At MacMillan Estate Planning, we have the privilege of working with many well off families. For our clients, the key concern is often to ensure that their wealth stays within their family. They wish to leave generous inheritances to their children and grandchildren, and they don’t want the money to be at risk. We can help.
Protecting Your Children’s Inheritance. The good news it that divorce rates are falling. In the US, Canada, and UK, we are seeing divorce rates hitting lows that we haven’t seen since the 70s. Well-educated spouses who are well off have even lower rates than lower class couples. The bad news is that around 40% of couples still get divorced. Fortunately, you don’t need to worry about snubbing your in-laws when planning your estate.
An inheritance trust not only protects the assets you leave to your child from divorce, but it also shields them from creditors. This means the assets you leave your child are safe even if they get sued, have a major medical problem, or lose their business and have to file for bankruptcy. When discussing your plans with your child and their spouse, you simply don’t have to mention that the trust will also prevent your in-law from seizing any assets if they divorce your child.
Securing Your Bloodline. Another worry many seniors have is how to ensure their assets stay within the family. As you probably know, wives statistically outlive their husbands. So if you leave $250,000 to your son directly, there’s a good chance that money will eventually pass on to your daughter-in-law after he passes away. At that point, she can do with the money as she wants.
Fortunately, an inheritance trust can help here as well. While your son is alive, he can use the assets in the trust as he wishes. But as the creator of the trust, you can decide what happens to any remaining assets after he passes away. Typically, the remaining assets are divided among your grandchildren. Our estate planners will work with you to create a plan that honours your wishes.
The Ability to Do Anything, but Not the Ability to Do Nothing. One idea that comes up frequently from our clients is they want to provide enough wealth that their grandchildren can do or accomplish anything — but not so much that they can just do nothing for the rest of their lives. That can be a tricky balance, but we have worked with many families who have found the right solution for their grandchildren.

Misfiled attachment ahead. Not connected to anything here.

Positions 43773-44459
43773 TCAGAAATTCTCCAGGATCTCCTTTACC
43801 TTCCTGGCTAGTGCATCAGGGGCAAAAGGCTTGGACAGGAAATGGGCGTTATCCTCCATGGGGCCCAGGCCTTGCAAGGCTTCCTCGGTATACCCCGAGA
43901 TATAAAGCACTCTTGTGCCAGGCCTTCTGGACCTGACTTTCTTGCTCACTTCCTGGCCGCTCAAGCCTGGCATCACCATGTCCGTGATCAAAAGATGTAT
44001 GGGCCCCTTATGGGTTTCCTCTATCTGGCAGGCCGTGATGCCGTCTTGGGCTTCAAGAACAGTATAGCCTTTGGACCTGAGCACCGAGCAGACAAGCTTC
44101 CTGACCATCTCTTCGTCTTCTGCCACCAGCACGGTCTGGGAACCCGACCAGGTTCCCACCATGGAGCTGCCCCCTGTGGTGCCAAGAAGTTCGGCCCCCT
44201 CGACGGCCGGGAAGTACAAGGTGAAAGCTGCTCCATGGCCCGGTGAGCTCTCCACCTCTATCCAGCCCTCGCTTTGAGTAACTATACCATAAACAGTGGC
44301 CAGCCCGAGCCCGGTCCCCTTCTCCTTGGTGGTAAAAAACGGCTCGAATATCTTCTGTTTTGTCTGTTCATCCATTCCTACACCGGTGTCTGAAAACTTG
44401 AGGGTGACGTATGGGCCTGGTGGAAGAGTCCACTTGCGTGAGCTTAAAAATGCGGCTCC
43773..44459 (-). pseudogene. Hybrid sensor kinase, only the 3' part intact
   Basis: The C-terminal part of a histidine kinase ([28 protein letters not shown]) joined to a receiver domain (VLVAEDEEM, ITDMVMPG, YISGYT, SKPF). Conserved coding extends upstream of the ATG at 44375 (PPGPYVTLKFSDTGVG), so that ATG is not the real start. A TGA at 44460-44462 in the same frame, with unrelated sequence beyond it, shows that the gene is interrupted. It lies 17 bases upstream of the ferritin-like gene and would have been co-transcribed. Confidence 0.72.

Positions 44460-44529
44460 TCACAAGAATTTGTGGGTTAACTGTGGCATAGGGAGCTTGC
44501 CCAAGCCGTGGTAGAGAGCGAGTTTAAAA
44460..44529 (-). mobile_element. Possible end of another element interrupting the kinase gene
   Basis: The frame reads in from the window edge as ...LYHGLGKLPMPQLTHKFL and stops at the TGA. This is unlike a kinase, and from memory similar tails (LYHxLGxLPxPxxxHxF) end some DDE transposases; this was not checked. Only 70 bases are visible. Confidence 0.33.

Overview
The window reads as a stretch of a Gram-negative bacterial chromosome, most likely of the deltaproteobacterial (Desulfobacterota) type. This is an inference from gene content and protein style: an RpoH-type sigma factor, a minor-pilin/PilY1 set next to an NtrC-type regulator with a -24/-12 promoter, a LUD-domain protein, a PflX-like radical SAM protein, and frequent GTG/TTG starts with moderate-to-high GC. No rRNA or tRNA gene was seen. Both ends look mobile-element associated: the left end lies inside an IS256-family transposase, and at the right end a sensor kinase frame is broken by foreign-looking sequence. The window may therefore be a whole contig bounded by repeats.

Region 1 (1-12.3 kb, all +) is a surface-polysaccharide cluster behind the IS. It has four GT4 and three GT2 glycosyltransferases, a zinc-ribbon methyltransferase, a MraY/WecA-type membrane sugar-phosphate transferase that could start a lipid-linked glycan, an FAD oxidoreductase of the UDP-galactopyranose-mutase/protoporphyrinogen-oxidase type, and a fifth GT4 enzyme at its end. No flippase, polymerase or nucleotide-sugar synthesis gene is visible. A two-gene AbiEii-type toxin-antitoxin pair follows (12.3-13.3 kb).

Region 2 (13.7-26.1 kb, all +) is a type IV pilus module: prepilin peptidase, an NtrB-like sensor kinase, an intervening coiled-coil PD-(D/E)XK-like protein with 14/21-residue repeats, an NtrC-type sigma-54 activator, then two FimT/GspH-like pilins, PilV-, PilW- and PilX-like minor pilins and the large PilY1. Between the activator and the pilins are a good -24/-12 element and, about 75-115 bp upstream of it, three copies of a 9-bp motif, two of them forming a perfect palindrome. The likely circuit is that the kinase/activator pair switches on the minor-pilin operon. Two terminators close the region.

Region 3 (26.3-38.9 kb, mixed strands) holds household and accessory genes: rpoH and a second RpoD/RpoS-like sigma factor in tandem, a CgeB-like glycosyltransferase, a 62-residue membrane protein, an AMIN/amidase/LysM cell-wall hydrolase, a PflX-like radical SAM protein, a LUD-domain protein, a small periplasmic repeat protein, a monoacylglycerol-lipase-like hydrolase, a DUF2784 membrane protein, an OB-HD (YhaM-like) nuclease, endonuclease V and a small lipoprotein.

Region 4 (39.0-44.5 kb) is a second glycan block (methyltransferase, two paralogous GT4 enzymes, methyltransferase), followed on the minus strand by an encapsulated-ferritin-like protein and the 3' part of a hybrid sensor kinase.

Trusts are likely going to be the key tool once again. In this case, the trust can be handled by one of your grandchild’s parents or by a trustee, and the assets will be held in trust for your grandchild. When you create the trust, you can list events that will trigger the release of funds. For example, when your grandchild graduates high school and is accepted into a post-secondary institution, the trust could distribute $10,000 to them. Every year that they pass their classes and continue their studies, they could receive an additional $10,000. Other common events that would trigger a release of a predetermined amount of money are getting married or buying a home.
Beyond reaching certain milestones, many trusts also have age-triggers. A common set up is to have the beneficiary inherit 30% of the wealth when they turn 25, another 30% when they turn 30, and rest of it when they reach 35. Of course, this will depend on how large the inheritance is. You may decide that a twenty-five year old will likely not be mature enough to inherit even a third of the millions you’ve left them. Prince Harry and Prince William, for example, each inherited £10 million from a trust created by their late-mother, Princess Diana, on their 30th birthdays respectively.When it comes to your personalized estate plan, there are often a few more considerations than you first think. Our advisors discuss your wishes and priorities, so we can guide you away from potential challenges and ensure the outcomes you want. Contact our advisors today at (403) 266-6464, and schedule your free consultation.